Last week I started work on this new painting, a large landscape of a path through a wooded area. The way I begun this painting is a little different, I usually tone the canvas with burnt sienna and make a quick sketch using the same color and a little burnt umber for the darks. This time I'm using color triads, a process used by Tad Spurgeon. I've been a fan of his work for quite some time and going through his website can be such an educational experience. On the image above I started mapping out the composition in a loose manner using the first color triad, made up of burnt sienna, alizarin crimson, and ultramarine blue. Following Tad's technique I started a rough sketch with burnt sienna. After capturing the overall feeling of the landscape, alizarin crimson was added to the composition, defining areas a little better. Then comes ultramarine, which starts to define the painting's lights and darks.
Over the first pass using the first triad, the second triad gets added on top. This new color harmony is made up of manganese blue, yellow ochre, and gold ochre. I didn't realize until a week ago that manganese blue and yellow ochre can make such a beautiful green! I started mixing on the palette more than I should, I believe the lesson in this technique is placing pure colors next to each other on the painting surface and letting them mix there or play optical illusions of mixed colors.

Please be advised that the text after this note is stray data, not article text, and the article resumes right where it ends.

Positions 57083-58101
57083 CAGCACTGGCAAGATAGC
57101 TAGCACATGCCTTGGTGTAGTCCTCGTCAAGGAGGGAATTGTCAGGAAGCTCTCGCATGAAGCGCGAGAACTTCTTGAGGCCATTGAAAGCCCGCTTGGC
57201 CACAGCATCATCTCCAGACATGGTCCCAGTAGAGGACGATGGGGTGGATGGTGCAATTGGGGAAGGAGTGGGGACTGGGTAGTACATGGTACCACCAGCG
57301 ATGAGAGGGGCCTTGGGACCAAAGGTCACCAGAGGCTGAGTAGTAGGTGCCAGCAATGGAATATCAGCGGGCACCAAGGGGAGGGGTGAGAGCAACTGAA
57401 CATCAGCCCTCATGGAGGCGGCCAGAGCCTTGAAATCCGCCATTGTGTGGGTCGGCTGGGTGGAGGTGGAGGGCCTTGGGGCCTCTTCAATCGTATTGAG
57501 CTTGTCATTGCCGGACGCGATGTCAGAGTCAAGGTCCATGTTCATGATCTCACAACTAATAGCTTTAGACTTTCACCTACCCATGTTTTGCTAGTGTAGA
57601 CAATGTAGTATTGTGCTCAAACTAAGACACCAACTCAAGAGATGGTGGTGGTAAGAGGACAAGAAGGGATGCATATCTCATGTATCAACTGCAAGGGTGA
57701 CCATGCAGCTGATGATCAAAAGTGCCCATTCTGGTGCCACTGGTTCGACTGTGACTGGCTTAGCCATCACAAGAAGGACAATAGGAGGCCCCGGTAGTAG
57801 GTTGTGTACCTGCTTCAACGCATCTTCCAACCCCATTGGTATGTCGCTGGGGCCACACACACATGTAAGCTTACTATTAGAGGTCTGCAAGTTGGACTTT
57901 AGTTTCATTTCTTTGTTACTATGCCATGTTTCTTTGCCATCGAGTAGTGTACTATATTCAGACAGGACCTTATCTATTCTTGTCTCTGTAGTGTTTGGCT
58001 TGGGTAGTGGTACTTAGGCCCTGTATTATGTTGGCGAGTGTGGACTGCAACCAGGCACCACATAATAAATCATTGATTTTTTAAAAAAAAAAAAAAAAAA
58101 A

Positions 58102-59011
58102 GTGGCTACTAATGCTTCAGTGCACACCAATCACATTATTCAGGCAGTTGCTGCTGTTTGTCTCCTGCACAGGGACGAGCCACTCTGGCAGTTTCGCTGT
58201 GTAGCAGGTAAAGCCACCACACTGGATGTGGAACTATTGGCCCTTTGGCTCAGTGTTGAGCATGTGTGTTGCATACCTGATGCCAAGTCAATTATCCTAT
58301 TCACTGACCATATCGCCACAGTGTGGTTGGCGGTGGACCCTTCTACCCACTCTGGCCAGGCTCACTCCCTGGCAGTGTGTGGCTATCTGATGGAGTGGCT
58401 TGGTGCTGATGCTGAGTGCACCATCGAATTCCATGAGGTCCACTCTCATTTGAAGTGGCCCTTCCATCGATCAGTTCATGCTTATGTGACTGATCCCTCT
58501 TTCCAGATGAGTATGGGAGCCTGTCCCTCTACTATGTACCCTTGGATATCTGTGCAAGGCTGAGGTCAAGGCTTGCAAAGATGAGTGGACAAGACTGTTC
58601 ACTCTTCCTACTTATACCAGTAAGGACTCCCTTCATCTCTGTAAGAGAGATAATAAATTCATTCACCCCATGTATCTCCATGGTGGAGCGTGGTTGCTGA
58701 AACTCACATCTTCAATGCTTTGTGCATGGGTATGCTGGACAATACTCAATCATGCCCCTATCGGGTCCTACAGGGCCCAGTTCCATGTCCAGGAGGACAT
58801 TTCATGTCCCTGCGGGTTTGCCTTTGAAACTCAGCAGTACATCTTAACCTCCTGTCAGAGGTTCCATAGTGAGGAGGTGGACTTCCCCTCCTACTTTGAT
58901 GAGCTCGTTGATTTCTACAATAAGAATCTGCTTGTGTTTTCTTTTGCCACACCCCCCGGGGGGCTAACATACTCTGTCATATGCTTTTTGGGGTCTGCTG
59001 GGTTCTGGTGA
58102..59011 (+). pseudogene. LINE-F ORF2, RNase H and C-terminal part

Here's a closer look of both triads at play. When I was done with the first pass I became scared that I had ruined a perfectly good canvas. It was bright red, and although I knew that the red tones would come through the greens on top making a beautiful color harmony in the end, I still could not help to think that this was looking more like a Fauvist painting. Once I laid over some green I could see that nice red tone coming through. I have spent more time working on this painting, and although I admire and respect Mr Spurgeon's knowledge and work, I went back to my usual color palette and technique. So far this painting is coming out nicely, I'll have more images on the progress in the coming weeks.